The Writing Process

Beyond word processing programs, there are programs I use to help while I’m writing.

The first is MindNode (free, but Mac only)

I use this program to map out relationships in what I’m writing. I start with the central character and work the relationships out like branches from that trunk. If you’re writing a very involved storyline with lots of interactions and inter-relationships between characters, this will stop you from losing your mind, or having to go back in what you’re writing to find a name you can’t recall by finding the last scene you wrote for them. You can lose hours that way. You could also map storylines this way, keeping a chronological listing of events. I prefer more text based layouts for that, but it could definitely work for those that are more visual based.

iA Writer

When I’m writing, I’m horrible about getting distracted by other things. I have a mild case of ADD, the predominantly inattentive type, and sometimes it’s incredibly hard for me to sit down and concentrate on writing. This is a program that I love, because it’s been designed from the ground up to help you concentrate and focus just on your writing. Everything about it has been engineered with writers in mind. They have their own touch keyboard in the app that has all the most used keys right there for you, buttons that let you position your curser before or after a word, so you’re not stabbing at the screen trying to fix one letter in a word without erasing the whole thing.

It has two modes on it, the regular mode that gives the upper half of the iPad’s screen real estate to what you’ve written and the keyboard the bottom half, then you have focus mode, which blurs out everything you’ve written, except for the last three lines. It makes you focus on being in the moment and your eyes aren’t going upward looking for typos or distracting yourself with thoughts of maybe rewording that sentence two paragraphs ago that could be tightened up a little. It’s simple and ingenious, even the font that the program uses has been specially made for the program to give the crispest, easiest to read letters.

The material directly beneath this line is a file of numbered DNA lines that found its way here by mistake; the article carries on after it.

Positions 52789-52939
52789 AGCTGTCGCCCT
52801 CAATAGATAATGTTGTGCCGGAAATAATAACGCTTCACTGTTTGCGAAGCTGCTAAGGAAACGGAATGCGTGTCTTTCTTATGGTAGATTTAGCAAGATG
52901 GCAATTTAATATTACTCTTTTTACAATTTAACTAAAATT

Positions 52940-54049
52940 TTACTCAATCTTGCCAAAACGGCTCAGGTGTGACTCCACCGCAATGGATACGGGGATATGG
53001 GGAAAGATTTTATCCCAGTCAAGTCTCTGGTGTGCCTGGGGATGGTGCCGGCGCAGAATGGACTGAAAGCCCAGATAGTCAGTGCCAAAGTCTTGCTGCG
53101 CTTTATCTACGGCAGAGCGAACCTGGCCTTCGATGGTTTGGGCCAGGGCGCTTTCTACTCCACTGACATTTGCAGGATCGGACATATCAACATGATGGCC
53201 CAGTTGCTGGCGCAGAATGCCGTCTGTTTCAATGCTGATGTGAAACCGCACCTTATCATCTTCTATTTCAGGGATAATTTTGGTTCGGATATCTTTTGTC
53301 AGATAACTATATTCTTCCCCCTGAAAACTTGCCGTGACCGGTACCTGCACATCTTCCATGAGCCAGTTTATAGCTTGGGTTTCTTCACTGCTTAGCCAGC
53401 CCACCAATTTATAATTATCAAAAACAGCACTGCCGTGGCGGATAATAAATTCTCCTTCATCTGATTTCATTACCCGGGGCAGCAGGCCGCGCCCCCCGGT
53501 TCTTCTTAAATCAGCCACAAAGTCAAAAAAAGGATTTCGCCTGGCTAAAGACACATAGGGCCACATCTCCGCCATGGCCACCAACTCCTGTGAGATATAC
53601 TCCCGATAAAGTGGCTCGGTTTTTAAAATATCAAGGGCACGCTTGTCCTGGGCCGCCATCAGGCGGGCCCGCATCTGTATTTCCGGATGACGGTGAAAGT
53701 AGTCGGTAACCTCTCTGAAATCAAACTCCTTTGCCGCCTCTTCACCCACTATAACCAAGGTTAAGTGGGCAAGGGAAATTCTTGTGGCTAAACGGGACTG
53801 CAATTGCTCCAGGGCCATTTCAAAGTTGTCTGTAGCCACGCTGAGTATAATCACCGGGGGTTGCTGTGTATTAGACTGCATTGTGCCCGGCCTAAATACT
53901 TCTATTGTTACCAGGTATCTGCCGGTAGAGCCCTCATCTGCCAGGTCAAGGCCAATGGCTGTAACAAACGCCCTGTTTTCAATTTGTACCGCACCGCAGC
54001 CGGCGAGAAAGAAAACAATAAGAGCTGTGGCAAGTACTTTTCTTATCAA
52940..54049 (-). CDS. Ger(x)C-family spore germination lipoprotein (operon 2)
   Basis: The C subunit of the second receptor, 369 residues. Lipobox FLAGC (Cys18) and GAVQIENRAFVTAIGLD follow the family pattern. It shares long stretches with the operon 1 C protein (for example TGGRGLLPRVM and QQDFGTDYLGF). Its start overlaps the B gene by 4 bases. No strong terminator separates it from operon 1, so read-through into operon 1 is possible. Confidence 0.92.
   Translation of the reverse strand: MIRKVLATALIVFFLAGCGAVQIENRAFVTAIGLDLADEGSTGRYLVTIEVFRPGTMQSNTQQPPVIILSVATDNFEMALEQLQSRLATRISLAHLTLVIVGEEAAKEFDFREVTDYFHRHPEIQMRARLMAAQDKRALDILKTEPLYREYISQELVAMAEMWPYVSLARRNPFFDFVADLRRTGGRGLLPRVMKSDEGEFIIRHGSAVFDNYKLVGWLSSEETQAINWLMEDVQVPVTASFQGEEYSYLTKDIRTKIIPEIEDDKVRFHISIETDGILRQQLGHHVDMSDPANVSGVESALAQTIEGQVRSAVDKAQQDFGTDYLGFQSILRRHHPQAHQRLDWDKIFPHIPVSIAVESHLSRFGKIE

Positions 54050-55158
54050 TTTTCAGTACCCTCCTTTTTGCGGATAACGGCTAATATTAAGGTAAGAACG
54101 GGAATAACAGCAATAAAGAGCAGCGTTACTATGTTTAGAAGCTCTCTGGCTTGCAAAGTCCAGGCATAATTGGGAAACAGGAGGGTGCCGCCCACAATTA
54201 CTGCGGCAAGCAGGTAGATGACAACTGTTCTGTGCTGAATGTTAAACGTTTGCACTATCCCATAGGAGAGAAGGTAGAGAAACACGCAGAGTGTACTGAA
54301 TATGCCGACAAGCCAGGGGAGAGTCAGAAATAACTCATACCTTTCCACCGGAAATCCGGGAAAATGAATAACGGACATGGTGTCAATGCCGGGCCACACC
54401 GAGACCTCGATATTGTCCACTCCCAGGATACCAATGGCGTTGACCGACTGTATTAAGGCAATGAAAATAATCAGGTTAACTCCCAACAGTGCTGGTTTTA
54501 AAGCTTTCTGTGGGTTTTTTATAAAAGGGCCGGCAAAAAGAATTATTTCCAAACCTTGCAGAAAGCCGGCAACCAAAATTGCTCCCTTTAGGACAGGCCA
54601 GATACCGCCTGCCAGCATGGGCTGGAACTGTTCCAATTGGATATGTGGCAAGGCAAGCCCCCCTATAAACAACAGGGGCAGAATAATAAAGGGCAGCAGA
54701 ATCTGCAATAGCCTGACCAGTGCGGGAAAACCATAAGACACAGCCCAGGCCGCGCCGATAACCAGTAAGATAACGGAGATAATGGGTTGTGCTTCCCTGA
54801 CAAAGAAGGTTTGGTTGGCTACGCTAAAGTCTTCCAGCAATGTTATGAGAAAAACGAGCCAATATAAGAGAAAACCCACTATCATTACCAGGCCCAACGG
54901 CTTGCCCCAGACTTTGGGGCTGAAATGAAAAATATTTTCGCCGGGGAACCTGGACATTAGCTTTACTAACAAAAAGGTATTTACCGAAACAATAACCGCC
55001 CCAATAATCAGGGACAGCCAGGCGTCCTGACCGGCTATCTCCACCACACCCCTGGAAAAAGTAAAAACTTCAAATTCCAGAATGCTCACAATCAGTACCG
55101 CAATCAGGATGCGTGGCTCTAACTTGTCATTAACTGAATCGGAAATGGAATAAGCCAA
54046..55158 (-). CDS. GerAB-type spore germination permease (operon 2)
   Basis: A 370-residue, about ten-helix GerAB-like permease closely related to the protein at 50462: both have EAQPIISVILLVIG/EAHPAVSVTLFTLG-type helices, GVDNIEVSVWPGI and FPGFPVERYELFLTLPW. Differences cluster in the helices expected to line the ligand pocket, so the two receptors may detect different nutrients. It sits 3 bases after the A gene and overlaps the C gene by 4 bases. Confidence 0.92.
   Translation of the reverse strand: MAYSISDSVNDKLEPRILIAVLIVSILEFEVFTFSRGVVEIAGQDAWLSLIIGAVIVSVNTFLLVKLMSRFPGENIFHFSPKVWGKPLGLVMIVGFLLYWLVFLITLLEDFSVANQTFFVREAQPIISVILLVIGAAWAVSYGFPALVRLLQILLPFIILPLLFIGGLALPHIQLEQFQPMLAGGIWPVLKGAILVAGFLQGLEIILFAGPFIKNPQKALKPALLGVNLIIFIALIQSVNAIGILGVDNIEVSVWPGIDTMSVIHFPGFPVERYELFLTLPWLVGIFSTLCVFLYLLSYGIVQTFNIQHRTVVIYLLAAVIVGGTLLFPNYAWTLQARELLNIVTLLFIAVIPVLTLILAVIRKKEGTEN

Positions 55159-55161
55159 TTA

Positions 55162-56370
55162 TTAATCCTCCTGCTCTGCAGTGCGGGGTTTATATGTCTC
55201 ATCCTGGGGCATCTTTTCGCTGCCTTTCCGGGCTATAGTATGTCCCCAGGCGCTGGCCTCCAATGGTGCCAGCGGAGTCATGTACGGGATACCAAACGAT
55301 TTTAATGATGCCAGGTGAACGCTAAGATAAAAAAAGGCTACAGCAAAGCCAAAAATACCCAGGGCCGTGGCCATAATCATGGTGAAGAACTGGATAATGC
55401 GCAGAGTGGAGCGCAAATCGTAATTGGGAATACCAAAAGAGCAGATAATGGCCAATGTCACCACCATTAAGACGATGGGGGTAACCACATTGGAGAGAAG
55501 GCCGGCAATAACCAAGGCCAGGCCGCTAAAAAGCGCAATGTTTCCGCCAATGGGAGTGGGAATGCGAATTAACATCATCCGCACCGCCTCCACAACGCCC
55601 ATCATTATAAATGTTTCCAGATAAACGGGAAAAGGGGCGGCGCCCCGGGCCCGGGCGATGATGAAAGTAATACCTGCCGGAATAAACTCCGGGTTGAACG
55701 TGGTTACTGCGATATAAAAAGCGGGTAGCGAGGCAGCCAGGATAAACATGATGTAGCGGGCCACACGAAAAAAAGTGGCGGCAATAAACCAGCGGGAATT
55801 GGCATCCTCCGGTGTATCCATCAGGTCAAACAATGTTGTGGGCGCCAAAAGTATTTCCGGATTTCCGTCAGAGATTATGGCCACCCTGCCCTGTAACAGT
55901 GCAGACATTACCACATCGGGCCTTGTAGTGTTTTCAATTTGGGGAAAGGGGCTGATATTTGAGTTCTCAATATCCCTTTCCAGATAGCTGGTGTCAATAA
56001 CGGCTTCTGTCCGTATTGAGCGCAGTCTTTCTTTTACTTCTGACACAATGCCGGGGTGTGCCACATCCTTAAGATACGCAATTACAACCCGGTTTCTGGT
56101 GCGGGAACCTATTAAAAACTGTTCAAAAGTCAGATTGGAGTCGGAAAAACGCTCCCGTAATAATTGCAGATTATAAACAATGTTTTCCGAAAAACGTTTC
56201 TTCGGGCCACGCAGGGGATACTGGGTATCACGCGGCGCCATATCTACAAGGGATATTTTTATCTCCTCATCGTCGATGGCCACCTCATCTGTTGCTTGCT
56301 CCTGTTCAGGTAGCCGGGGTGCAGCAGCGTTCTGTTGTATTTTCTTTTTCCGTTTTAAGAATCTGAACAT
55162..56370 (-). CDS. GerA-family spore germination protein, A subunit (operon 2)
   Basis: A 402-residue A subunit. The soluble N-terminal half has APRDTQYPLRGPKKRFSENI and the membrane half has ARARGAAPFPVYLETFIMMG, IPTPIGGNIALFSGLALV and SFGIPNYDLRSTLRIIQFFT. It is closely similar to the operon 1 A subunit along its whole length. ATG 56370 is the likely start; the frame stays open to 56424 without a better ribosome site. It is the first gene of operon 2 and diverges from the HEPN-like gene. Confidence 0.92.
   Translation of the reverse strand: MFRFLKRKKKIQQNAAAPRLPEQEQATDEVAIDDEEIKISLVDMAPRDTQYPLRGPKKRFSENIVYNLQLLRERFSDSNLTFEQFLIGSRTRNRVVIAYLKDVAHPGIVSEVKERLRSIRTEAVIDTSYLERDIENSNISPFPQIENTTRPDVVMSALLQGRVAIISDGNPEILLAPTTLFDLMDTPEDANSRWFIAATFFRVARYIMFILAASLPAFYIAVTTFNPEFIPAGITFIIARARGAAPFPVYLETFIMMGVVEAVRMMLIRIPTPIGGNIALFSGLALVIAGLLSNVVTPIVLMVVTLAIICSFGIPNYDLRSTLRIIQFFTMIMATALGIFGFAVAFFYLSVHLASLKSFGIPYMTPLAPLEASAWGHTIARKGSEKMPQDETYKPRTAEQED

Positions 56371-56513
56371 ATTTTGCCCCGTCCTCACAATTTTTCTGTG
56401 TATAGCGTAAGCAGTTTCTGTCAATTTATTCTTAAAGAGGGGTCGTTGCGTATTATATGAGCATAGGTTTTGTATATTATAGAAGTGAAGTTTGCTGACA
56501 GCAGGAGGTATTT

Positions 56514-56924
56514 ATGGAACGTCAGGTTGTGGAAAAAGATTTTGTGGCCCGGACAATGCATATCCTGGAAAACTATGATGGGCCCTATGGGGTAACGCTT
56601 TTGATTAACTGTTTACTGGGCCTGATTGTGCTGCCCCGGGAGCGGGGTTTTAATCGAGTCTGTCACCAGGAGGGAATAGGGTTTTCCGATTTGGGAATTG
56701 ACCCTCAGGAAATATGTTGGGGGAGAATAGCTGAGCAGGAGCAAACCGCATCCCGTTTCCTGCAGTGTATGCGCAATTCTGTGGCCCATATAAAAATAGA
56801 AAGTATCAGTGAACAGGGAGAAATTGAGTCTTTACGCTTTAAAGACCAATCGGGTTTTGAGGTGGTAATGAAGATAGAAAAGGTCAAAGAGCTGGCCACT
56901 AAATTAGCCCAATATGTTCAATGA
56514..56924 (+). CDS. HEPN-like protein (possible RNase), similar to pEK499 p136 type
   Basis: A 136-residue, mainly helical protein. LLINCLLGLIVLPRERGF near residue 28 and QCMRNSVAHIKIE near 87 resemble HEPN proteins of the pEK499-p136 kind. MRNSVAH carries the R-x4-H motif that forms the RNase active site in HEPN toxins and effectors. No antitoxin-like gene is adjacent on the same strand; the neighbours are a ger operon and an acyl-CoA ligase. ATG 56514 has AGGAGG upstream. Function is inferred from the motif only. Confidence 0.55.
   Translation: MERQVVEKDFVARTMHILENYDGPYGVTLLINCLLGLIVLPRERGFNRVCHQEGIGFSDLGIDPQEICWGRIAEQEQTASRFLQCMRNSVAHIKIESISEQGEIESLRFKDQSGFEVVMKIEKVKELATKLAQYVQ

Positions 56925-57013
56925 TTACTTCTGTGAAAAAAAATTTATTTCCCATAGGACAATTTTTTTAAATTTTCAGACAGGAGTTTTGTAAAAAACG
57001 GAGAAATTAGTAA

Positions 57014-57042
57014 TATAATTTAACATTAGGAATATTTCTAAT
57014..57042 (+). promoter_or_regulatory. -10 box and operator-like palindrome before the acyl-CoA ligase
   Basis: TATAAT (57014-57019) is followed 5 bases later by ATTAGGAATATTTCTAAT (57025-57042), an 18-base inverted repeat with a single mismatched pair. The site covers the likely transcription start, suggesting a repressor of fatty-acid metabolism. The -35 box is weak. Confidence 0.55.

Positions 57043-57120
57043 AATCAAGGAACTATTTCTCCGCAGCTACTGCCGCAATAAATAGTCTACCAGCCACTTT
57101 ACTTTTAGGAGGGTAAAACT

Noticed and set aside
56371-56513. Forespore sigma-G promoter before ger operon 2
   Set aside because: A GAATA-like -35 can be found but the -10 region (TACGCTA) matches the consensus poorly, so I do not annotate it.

There are not a lot of bells and whistles on the program and they’ve specifically made it this way. You have word count, estimated reading time and if you’re inside your document, it will tell you what the estimated reading time your cursor is at. They consulted a lot of writers when they were making the program and it shows. It has everything you need and nothing you don’t.

Can you tell I love Writer? I’ve also heard from their twitter feed that a Mac version is coming in the next few weeks. You have no idea how happy this makes me.

I used my iPad and this program for a week in NYC and managed to get a surprising amount of writing done, considering I had no laptop with me and at least 10 other people around at all times. It comes down to this. If you have an iPad and you write, this should be one of the first apps you get.

Backing Up Your Work

If you only take one thing from this blog post, let it be this section. Never, ever, ever, ever, ever have your work saved in just one place. You do not want to reconstruct all of your work on a novel from scratch. It’s not fun and will more than likely have you just giving up rather than starting over. I have four different places, besides my hard drive, that my work is backed up to.

The easiest way is to have an external hard drive. Make sure that you’re getting a brand name though. I made that mistake the first time and didn’t go with a known name and all of a sudden my external drive just stopped working. I lost files I’ll never get back, since it conked out in the midst of one laptop dying and getting another loaded up.  This started the multiple streams of saving my stuff.

Thumb drives are great. I have several of them and have them labelled for different purposes. One for back up of writing, another for work I’ve edited for other people, and more for picture back ups. They’re easy to throw in your bag when you’re travelling, so you have a mobile back up of any files you use while travelling that doesn’t need the internet or a subscription to a cloud service.

For those counting along at home, that’s 2 back ups that are not my hard drive.

The third and fourth ways are my iDisk through Mobile Me and Dropbox. and These are both online or ‘cloud’ based ways of saving things, this way if every other means of backing up fails, if you have access to the internet, you can get your files back. It also means that I can write a chapter on my laptop one night, edit on my iPad in a cafe during lunch, think of a new scene and write it on my phone while waiting in line at the grocery store  and all of it’s pulled from the cloud and automatically updated no matter which device I access it from. Even if everything else blows up, back up-wise, as long as the internet stands, I’m good. If the internet breaks, I think we have bigger problems than whether I can access my last chapter. =)

So, there you have it. Geek-out over. There is all my geekery and gadgetry that I use on almost a daily basis when I’m writing. Hopefully you learned of a new service or program, or if I’ve completely not mentioned something that you think I’d use, let me know.